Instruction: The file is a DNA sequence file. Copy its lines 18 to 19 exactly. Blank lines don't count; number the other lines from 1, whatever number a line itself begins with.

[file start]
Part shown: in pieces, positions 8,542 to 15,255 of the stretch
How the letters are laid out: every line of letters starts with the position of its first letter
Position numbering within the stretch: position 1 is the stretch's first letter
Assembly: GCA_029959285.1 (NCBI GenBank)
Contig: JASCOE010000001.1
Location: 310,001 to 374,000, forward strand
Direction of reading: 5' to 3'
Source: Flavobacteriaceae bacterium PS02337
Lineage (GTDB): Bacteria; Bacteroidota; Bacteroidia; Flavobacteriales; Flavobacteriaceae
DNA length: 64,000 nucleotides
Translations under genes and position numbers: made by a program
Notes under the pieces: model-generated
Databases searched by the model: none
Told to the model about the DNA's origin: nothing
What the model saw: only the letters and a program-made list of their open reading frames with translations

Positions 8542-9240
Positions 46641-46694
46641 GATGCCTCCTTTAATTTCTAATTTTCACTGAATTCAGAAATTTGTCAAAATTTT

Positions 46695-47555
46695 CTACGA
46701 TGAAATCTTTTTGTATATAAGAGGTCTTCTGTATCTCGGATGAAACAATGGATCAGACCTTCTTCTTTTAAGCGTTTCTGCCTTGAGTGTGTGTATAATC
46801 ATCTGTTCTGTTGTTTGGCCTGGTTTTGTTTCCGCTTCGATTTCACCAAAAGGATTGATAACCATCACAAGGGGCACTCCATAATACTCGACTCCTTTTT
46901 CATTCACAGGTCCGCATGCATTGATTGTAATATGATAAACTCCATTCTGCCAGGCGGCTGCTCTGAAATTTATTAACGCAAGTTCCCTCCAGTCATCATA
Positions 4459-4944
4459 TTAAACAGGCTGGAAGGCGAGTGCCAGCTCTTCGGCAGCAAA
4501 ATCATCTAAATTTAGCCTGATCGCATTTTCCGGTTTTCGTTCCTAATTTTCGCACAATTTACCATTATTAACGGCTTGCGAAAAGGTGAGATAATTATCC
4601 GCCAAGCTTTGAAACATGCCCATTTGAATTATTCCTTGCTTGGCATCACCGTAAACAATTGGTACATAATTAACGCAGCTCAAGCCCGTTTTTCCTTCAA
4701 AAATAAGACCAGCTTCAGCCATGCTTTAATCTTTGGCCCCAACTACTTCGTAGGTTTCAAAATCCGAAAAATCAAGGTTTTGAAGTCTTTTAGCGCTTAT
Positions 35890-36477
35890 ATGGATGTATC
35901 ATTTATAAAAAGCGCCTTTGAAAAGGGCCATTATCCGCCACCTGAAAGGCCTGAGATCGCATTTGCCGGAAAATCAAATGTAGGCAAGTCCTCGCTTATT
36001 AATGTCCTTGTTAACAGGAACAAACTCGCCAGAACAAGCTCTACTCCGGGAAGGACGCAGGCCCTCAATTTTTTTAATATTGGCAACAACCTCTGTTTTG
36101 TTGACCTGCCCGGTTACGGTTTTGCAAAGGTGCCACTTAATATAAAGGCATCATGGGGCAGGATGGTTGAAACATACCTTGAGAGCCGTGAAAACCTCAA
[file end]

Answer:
46641 GATGCCTCCTTTAATTTCTAATTTTCACTGAATTCAGAAATTTGTCAAAATTTT

Positions 46695-47555